Lambeth Chiropractic & Wellness Centre
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The Importance of Stretching!

Rebecca Marks, RMT shares… ​

I am always trying to stress the importance of making stretching a part of my client’s daily routine.  Often, people leave stretching out altogether or don’t spend enough time doing it because they think it doesn’t make a difference. This is INCORRECT!  People who stretch regularly benefit in multiple ways!  In fact, by stretching on a regular basis you:

  • reduce muscle tension
  • increase range of motion and flexibility
  • decrease the chance of injuring yourself
  • circulate blood and oxygen to your body
  • facilitate better posture
  • help reduce stress

You can see why beginning to incorporate stretches into your daily routine would really enhance your overall health and wellbeing. Stretching can be done every day and throughout your day. You should hold the stretch for 30 seconds and do each stretch 1-3 times. Remember both sides! Try some deep breathing while stretching and always ensure you are supported and safe so you don’t lose your balance while doing any exercises. :)

Here are a few stretches to get you started!
Hamstring/Gastrocnemius Stretch (Long seated stretch)
Sit on a firm surface with your legs fully extended. It is best if your knees are touching the ground as this will provide a full stretch of the muscle fibres.  If you are not that flexible yet, do not worry just do the best you can and work towards gaining more flexibility. Keep your back straight and bend forward at the hips to try and reach as far as you can. The goal is to reach past your toes! By pointing your toes towards to your nose you are including your calf muscles in this stretch and you should feel a nice stretch through your lower and upper leg.      
Upper back/Rhomboid Stretch 
This stretch can be done standing or seated.  Intertwine your fingers and extend your arms in front of your body.  Really focus on pulling your shoulder blades (scapulas) away from each other. You should feel a great stretch across your upper back.  You can also bring your neck into flexion, chin towards the chest and this will give a deeper stretch.
Piriformis Stretch (Forward four stretch).
If piriformis is tight it can compress the sciatic nerve causing extreme pain and discomfort. Sit in a chair and bring one ankle to rest on the opposite knee as shown in the photo.  Keep your back straight and bend at the hips toward the ground.  You can use your hand to push your knee toward the ground as well to provide a deeper stretch. This stretch can also be done standing with your leg over the edge of a table or bed if you are more flexible.   
Neck and Upper Trapezius Stretch 
Sit in a chair (without wheels preferably!) with your feet planted on the floor and your back straight.  Hold onto the side of the chair with the side you are stretching.  This puts upper trapezius fibres into depression to help stretch out that muscles.  With the other hand, apply an overpressure on your head bringing your ear to your shoulder as shown in the photo.  You may feel enough stretch without using the overpressure, this is okay!  If you change the angle of your head you will stretch out different muscles in your neck.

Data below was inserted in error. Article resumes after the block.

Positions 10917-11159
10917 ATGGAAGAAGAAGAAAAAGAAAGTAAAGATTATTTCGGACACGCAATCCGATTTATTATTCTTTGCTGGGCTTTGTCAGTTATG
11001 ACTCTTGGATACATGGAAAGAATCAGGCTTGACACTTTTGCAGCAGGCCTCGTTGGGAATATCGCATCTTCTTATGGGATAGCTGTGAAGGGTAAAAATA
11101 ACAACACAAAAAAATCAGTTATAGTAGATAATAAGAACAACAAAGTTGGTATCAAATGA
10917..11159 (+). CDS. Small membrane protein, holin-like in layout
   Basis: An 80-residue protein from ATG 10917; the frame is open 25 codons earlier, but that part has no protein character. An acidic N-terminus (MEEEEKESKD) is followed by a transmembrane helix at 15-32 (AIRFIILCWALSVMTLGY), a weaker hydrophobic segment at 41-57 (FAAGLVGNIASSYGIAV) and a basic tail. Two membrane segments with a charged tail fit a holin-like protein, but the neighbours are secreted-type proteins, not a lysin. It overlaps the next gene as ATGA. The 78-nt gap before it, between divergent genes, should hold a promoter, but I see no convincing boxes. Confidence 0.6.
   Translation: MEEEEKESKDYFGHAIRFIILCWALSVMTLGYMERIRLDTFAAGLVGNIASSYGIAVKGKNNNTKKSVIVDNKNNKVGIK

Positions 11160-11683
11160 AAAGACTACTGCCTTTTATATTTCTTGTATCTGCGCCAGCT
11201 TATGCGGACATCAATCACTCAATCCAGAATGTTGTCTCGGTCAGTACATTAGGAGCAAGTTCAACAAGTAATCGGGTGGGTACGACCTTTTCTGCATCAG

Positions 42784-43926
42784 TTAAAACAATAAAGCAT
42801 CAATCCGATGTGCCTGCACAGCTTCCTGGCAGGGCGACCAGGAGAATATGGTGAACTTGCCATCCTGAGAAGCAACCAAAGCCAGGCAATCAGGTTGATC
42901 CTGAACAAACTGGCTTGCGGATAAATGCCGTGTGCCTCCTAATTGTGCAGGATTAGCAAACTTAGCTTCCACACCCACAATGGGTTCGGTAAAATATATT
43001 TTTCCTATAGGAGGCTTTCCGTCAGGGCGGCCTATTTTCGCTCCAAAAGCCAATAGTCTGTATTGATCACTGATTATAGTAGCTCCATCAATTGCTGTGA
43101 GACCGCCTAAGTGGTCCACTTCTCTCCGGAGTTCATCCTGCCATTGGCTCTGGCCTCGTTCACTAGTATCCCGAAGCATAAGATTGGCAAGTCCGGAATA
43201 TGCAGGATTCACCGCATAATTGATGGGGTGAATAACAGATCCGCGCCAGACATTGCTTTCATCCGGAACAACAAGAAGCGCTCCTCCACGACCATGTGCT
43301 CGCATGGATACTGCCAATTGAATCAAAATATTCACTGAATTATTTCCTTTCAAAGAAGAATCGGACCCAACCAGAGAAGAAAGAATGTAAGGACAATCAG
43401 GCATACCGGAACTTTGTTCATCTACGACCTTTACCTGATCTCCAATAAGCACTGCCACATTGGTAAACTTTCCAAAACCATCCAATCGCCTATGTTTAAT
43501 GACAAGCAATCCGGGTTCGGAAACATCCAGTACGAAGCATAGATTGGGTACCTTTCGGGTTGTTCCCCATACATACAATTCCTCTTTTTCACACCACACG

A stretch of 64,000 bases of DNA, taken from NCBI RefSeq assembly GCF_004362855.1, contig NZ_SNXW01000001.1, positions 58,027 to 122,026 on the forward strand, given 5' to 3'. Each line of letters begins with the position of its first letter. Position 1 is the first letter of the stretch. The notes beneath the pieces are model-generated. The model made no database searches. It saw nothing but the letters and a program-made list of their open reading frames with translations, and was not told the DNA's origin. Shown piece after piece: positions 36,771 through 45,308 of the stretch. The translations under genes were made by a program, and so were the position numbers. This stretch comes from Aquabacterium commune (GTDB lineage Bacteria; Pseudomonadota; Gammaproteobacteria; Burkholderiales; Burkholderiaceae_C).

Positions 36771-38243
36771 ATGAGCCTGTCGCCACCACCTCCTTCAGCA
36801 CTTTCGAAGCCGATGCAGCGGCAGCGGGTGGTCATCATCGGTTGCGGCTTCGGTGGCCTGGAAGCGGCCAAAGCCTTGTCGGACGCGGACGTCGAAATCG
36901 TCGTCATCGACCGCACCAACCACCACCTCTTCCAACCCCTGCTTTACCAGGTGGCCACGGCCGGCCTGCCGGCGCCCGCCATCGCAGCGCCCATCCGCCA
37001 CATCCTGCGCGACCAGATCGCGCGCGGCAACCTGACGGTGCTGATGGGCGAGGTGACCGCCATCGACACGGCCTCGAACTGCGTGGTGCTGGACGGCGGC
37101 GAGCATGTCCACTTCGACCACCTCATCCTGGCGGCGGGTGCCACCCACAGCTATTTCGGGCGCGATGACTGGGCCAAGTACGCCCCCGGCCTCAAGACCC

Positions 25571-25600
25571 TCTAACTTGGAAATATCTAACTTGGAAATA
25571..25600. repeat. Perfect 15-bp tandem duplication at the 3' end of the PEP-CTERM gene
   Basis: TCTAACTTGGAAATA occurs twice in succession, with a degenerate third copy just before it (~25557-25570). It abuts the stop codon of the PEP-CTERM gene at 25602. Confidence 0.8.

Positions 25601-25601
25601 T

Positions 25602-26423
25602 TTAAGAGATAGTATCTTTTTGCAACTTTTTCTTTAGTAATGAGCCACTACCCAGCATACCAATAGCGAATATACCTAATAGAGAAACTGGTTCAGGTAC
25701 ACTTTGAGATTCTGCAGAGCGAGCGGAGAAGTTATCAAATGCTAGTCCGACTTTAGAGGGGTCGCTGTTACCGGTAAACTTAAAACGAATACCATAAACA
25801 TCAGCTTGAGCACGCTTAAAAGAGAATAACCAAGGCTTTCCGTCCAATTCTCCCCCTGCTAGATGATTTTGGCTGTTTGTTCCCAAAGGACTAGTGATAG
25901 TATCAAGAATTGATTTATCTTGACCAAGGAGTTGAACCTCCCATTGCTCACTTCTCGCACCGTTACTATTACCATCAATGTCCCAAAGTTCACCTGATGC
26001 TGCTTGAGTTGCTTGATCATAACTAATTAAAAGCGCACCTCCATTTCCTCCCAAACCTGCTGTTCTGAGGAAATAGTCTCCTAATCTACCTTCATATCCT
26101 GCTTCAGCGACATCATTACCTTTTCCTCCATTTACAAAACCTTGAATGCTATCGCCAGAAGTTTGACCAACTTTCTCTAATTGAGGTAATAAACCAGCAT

Remember all exercises can be modified to meet your needs.  No need to feel frustrated if your flexibility is not quite where you think it should be! Stretching on a regular basis will show great improvement in this area and you will quickly start to see the results.
Start stretching today!
Click here to learn more about Rebecca Marks, RMT

Finding Parasite Infestations through 
Live Blood Analysis 

By Dr. Taeyeon Kim, PHD 

Parasites are organisms that live inside the human body and feed off of our cells, the food and even the supplements we take. Live Blood analysis can detect parasites, worms and microscopic protozoa within our body system.
Regardless of which type of parasites you have, they all can cause major damage to the body and we should rid them from our system. 
Do you have Parasites? 
Parasites are all around us: in the air we breathe, the food we eat and the water we drink. You can pick up an egg or cyst anywhere. Parasites enter the body through the mouth, nose, and skin as well as insect carriers. Common sources of parasites include contaminated vegetables and fruits, polluted water, contaminated soil, pets, meat as well as contact with a person who has parasites. A variety of parasites can infect the intestinal tract. Parasitic infections have become more common with international travel over the last few years. Recent studies indicate that more than 50 percent of North Americans carry parasites.
What are the Symptoms of Parasites? 
Regardless of which type of parasites you have, they all can cause major damage to the body.  
No one is immune from parasites infestation.  Parasites are a silent and dangerous burden on our immune
system and cause a wide range of health problems. 
As parasites can enter the bloodstream, they are able to travel to any organ in the body and can affect tissue anywhere in the body, including any internal organs, skin and the brain. 
Even though parasites can mimic other disorders or produce no noticeable symptoms at all, unfortunately but not surprisingly, they can cause a variety of symptoms such as fatigue, constipation, diarrhea, IBS/abdominal pain, nausea, vomitingdigestive complaints-excess gas, bloating, heartburn, stomach pain, loss of appetite, appendicitis, rectal itching, allergies, persistent skin rashes/granulomas-tumour-like masses that encase parasites, malabsorption of nutrient, anemia, chills, lack of energy, brain fog, muscle cramp, arthritis, weight problems, epilepsy, cancer, etc..